However, this is not quite as straightforward as it sounds.

Don’t worry. That emphasis was to get your attention. Things aren’t as “serious” as I made them look. But I want to point out a few things here.

First, embracing the “living” nature of a plot or story does not mean that you have to discard completely that which you’ve already dreamed up. One of the big hold-ups that keeps writers from embracing the runaway is the erroneous belief that they’ll have to give up everything they’ve planned. This is … sort of true, but the real fact of the matter is that while it won’t be exactly as you imagined it, it’s very likely that you can reuse bits and pieces of that setpiece you were working toward. It might take some tweaking, for example if the original plot called for the two protags to be fighting with one another and their current direction means that they won’t be doing that, you may have to find another way for them end up in a situation similar, but not identical to being at odds with one another, and as well tweak the “resolution” to fit their new nature.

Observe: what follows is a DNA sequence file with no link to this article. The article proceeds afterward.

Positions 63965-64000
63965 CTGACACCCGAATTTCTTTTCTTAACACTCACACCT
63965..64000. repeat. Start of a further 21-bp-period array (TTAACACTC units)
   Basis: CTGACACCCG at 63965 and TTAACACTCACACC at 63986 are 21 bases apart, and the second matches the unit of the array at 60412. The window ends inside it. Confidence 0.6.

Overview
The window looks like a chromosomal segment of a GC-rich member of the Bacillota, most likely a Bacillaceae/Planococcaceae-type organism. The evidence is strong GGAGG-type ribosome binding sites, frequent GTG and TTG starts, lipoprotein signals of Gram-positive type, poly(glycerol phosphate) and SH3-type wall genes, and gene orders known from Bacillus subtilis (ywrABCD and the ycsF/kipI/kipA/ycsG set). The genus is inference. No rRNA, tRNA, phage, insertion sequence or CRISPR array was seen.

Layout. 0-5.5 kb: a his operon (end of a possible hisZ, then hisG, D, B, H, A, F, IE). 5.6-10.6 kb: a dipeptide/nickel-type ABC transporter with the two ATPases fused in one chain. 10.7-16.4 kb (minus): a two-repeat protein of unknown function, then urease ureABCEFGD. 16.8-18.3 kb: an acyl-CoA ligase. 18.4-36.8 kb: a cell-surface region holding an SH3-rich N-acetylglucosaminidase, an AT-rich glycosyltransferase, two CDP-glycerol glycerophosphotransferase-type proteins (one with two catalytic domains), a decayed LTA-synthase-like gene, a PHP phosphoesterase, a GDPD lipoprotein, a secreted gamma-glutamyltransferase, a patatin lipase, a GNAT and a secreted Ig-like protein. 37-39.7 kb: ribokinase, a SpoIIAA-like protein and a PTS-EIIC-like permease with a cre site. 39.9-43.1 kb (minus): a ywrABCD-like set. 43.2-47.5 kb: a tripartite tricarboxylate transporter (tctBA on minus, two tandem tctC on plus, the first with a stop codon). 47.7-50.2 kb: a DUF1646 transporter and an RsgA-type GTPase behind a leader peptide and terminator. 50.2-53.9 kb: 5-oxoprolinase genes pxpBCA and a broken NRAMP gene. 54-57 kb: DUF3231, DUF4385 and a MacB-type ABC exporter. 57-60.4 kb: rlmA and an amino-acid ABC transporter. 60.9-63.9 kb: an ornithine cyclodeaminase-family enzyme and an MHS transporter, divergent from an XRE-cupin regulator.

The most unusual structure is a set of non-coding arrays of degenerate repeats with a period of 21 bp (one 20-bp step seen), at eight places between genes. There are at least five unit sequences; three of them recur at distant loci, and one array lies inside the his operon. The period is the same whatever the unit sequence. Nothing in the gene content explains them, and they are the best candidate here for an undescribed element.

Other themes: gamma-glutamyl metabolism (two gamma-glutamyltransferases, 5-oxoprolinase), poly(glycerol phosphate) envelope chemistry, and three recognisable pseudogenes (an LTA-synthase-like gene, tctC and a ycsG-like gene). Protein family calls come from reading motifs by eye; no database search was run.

Sometimes this can be a real breaking point for creators who really wanted to deliver a specific scene only to find that the plot and character just won’t play along. This doesn’t mean that all is lost: Even if you tweak it or go with another ending entirely, you can take your experience and later write another story with characters and plot that will better move toward the resolution you wanted to see. Or, as mentioned earlier, you can go back to the foundation of things. But more on that later.

Second, I do want to caution that there are things you’ll need to watch for when you let characters and plot take a free path. If you had theme in mind for the story, or a particular concept you wanted to explore, you may need to figure out where you can adjust plot or perhaps even tweak a character in order to keep that theme going. For example, if your book is a tale about forgiveness and coming to grips with ones own failings, and then about a quarter of the way in it really wants to be a horror book, you will need to account for how you’re going to keep those themes alive, or even if you should. Sometimes you’ll be able to, and other times you’ll need to “adjust” the opening before things took on their own life to remove elements that are no longer explored in the story, or to add build-in for new themes that the characters and/or plot introduced on their own.

You can let your characters and your plot run free, but be sure to keep abreast of what they’re all up to so that you can make sure that the themes and ideas developed along the way are given the focus and attention they need at all points in the story.

Third, do not let the story run so freely that it wanders aimlessly or never sees a conclusion. While it is fine to let our characters be themselves and the plot move in new directions, we shouldn’t let that direction be “aimless.”